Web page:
STSC 002-920 Medicine in History Sara Ray TR 09:00 AM-12:50 PM This course surveys the history of medical knowledge and practice from antiquity to the present. No prior background in the history of science or medicine is required. The course has two principal goals: (1)to give students a practical introduction to the fundamental questions and methods of the history of medicine, and (2)to foster a nuanced, critical understanding of medicine's complex role in contemporary society. The couse takes a broadly chronological approach, blending the perspectives of the patient,the physician,and society as a whole--recognizing that medicine has always aspired to "treat" healthy people as well as the sick and infirm. Rather than history "from the top down"or "from the bottom up,"this course sets its sights on history from the inside out. This means, first, that medical knowledge and practice is understood through the personal experiences of patients and caregivers. It also means that lectures and discussions will take the long-discredited knowledge and treatments of the past seriously,on their own terms, rather than judging them by todays's standards. Required readings consist largely of primary sources, from elite medical texts to patient diaries. Short research assignments will encourge students to adopt the perspectives of a range of actors in various historical eras. HIST036920, HSOC002920 History & Tradition Sector (all classes)
STSC 003-900 Technology & Society Zachary Meir Loeb TR 04:30 PM-06:25 PM Technology plays an increasing role in our understandings of ourselves, our communities, and our societies, in how we think about politics and war, science and religion, work and play. Humans have made and used technologies, though, for thousands if not millions of years. In this course, we will use this history as a resource to understand how technolgoeis affect social relations, and coversely how the culture of a society shapes the technologies it produces. Do different technolgoeis produce or result from different economic systems like feudalism, capitalism and communism? Can specific technologies promote democratic or authoritarian politics? Do they suggest or enforce different patterns of race, class or gender relations? Among the technologies we'll consider will be large objects like cathedrals, bridges, and airplanes; small ones like guns, clocks and birth control pills; and networks like the electrical grid, the highway system and the internet. HSOC003900 Society sector (all classes)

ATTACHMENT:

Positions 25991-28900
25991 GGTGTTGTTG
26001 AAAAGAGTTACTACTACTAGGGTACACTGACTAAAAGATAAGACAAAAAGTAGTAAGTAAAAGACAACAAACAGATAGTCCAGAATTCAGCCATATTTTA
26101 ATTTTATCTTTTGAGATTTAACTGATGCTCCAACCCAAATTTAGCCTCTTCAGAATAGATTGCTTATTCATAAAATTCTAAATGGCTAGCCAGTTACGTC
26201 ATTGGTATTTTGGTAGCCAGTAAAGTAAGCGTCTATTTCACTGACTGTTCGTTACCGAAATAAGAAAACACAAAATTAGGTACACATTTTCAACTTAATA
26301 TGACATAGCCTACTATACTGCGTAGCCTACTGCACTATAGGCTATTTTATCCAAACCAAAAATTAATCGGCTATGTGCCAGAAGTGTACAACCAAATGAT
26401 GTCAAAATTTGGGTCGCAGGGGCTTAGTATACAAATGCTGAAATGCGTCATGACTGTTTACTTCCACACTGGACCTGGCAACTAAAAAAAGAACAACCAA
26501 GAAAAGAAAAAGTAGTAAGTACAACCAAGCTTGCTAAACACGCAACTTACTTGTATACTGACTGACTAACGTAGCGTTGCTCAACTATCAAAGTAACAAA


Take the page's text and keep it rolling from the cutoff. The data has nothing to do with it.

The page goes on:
STSC 135-920 Modern Biology and Social Implications John Ceccatti MWF 12:00 PM-02:30 PM This course covers the history of biology in the 19th and 20th centuries, giving equal consideration to three dominant themes: evolutionary biology, classical genetics, and molecular biology. The course is intended for students with some background in the history of science as well as in biology, although no specific knowledge of either subject in required. We will have three main goals: first, to delineate the content of the leading biological theories and experimental practices of the past two centuries; second, to situate these theories and practices in their historical context, noting the complex interplay between them and the dominant social, political, and economic trends; and, third, to critically evaluate various methodological approaches to the history of science. HIST035920 Nat Sci & Math Sector (new curriculum only) Natural Science & Math Sector
STSC 168-920 Environment and Society Jason Michael Chernesky MWF 12:00 PM-02:30 PM This course examines contemporary environmental issues such as energy, waste, pollution, health, population, biodiversity and climate through a historical and critical lens. All of these issues have important material, natural and technical aspects; they are also inextricably entangled with human history and culture. To understand the nature of this entanglement, the course will introduce key concepts and theoretical frameworks from science and technology studies and the environmental humanities and social sciences. Hum & Soc Sci Sector (new curriculum only) Humanities & Social Science Sector